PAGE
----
It is believed that the morphological difference between the SqD and OSD active layers is the main reason for the Jd difference. Since the OSD layer formed the BHJ structure, both P3HT and PCBM domains would contact the electrodes (Fig. 4(a)). The SqD20, SqD40 and SqD60 are expected to form an inter-diffused heterojunction instead of forming a planar heterojunction due to the high diffusivity of the PCBM (Fig. 4(b) and (c)). However, the PCBM in SqD20 will completely interdiffuse into the P3HT and contact the PEDOT:PSS layer (Fig. 4(b)) because the complete interdiffusion of PCBM was observed in a bilayer OPV of similar active layer thickness [9, 10]. Considering WFPEDOT – LUMOP3HT is greater than WFPEDOT – LUMOPCBM, electrons from the PEDOT:PSS layer would be mainly injected to the LUMO of the PCBM rather than the LUMO of the P3HT. Because both P3HT and PCBM domains are in contact with PEDOT:PSS layer in the OSD and SqD20 OPD, PCBM domains contacting the PEDOT:PSS layer would donate percolation paths for the electron transport to the electron collecting electrode (Al) resulting in a large Jd value for the OSD and SqD20 OPDs. In contrast, the film morphology of the SqD film having a thicker P3HT layer (SqD40 and SqD60) is better able to reduce charge recombination at the interface. The formation of a P3HT rich layer at the ITO/PEDOT:PSS would effectively block electron injection from the PEDOT:PSS layer to the photoactive layer (Fig. 4(c)). Consequently, the Jd of the SqD40 and SqD60 OPDs were greatly suppressed.
Transient photovoltage (TPV) measurements were conducted to investigate the charge recombination rate of the OSD and SqD40 OPDs. In our previous study, the TiO2 inter-layer effectively reduced the charge recombination at the interface of the photoactive layer and the Al electrode . Therefore, the differences in the carrier lifetime between the OSD and Sq40 OPDs would be ascribed mainly to the difference in the charge recombination at the PEDOT:PSS/photoactive layer interface. The total carrier density in a device at open circuit conditions under steady-state illumination could be estimated by charge extraction method . This involved integrating the total current extracted from the device immediately following switching the light off and simultaneously setting the cell to short circuit using fast solid state switches . For charge extraction measurements under open circuit conditions, the device was allowed to equilibrate under steady state bias illumination supplied by the LEDs for longer than 10 seconds . The carrier recombination lifetime (τrec) was obtained by fitting the measured photovoltage decay as a function of time with mono-exponential decay . The obtained τrec values and charge recombination rate (k) as a function of the charge carrier density are shown in Fig. 5(a) and 5(b), respectively. The τrec of the SqD40 was significantly extended in comparison to that of the OSD at the equivalent carrier density. This result indicates that the P3HT layer at the PEDOT:PSS electrode in the SqD40 OPD effectively prevented carrier recombination at the PEDOT:PSS/photo-active layer interfaces resulting in the reduced k in SqD40, which is in accordance with the result of Jd.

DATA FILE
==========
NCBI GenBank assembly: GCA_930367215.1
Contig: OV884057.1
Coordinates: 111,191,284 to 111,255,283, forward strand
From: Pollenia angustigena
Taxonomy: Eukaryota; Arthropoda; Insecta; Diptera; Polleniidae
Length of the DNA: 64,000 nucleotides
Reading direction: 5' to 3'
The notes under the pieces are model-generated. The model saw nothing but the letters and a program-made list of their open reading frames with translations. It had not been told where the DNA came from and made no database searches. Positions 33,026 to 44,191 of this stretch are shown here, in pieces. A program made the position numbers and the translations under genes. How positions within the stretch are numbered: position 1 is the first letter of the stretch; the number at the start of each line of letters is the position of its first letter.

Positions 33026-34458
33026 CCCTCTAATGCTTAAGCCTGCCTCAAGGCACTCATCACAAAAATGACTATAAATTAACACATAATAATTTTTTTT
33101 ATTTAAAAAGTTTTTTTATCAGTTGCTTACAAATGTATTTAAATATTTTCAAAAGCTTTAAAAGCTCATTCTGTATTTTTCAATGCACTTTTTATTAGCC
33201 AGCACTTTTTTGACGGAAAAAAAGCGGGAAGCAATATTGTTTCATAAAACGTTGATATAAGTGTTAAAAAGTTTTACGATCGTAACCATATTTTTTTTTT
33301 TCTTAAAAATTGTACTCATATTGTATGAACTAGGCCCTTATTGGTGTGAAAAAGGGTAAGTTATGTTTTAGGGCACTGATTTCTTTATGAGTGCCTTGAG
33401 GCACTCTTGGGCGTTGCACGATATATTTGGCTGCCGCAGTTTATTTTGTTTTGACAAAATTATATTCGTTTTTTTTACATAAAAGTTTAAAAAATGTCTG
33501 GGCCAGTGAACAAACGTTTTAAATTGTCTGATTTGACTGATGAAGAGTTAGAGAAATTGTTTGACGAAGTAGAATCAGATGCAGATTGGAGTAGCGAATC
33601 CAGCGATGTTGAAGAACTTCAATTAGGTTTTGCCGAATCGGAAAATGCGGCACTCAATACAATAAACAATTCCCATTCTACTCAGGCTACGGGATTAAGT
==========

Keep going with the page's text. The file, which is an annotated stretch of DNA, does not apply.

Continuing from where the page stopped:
Figure 6 compares the EQE spectra of OSD, SqD20, SqD40 and SqD60 OPDs obtained under a bias of 0 V, −1 V and −3 V. The EQE of all the OPDs increased as the reverse bias increased. Considering the hole mobility of P3HT is ~10−4 cm2/Vs  and the electron mobility of PCBM is ~10−3 cm2/Vs , the thickness of the active layer is too thick to collect the photo-generated charge carriers without recombination under a 0 V bias. As a result, a significant non-geminate charge recombination was expected for all the OPDs under the weak electric field (0 V or forward bias condition). Applying reverse bias (−1 V and −3 V) on the OPDs would enhance the charge carrier mobility resulting in a reduction in the charge recombination of the OPDs.
The OSD OPD converted photons to electrons over a range of wavelengths from 400 nm to 630 nm, and the maximum EQE value of 60.9% under −3 V was obtained at a wavelength of 540 nm (Fig. 6(a)). The overall EQE values of the SqD60 OPD were lower than that of the OSD (Fig. 6(b)) for all of the three bias values. Interestingly, the SqD60 OPD showed a minimum EQE value at wavelength of 520 nm (the maximum absorption wavelength of P3HT) and showed a maximum EQE value at wavelengths of 400nm and 630 nm. Considering that the absorption coefficient of P3HT at wavelength of 520 nm is significantly greater than that at wavelength of 630 nm (Fig. 2) and that the thickness of the P3HT layer in the SqD60 is 580 nm, the 520 nm wavelength photon would be mostly absorbed near the PEDOT:PSS layer rather than at the P3HT/PCBM interface. The amount of excitons formed near the P3HT/PCBM heterojunction would be relatively smaller than that formed near the PEDOT:PSS layer resulting in the low exciton dissociation efficiency and the low EQE value at 520 nm. For the excitons formed by the 630 nm wavelength photons, the density of the formed excitons would be uniform throughout the P3HT layer because the P3HT has a small absorption coefficient at this wavelength. As a result, the EQE value of the SqD60 OPD at 630 nm was larger than that at 520 nm. The EQE peak at around 400 nm was mainly ascribed to the absorption of the PCBM. Since the PCBM layer was relatively thin (~70 nm), most PCBM would form a heterojunction with the P3HT by inter-diffusion into the P3HT during the SqD process, and, as a result, the excitons formed in the PCBM would be dissociated and collected more efficiently.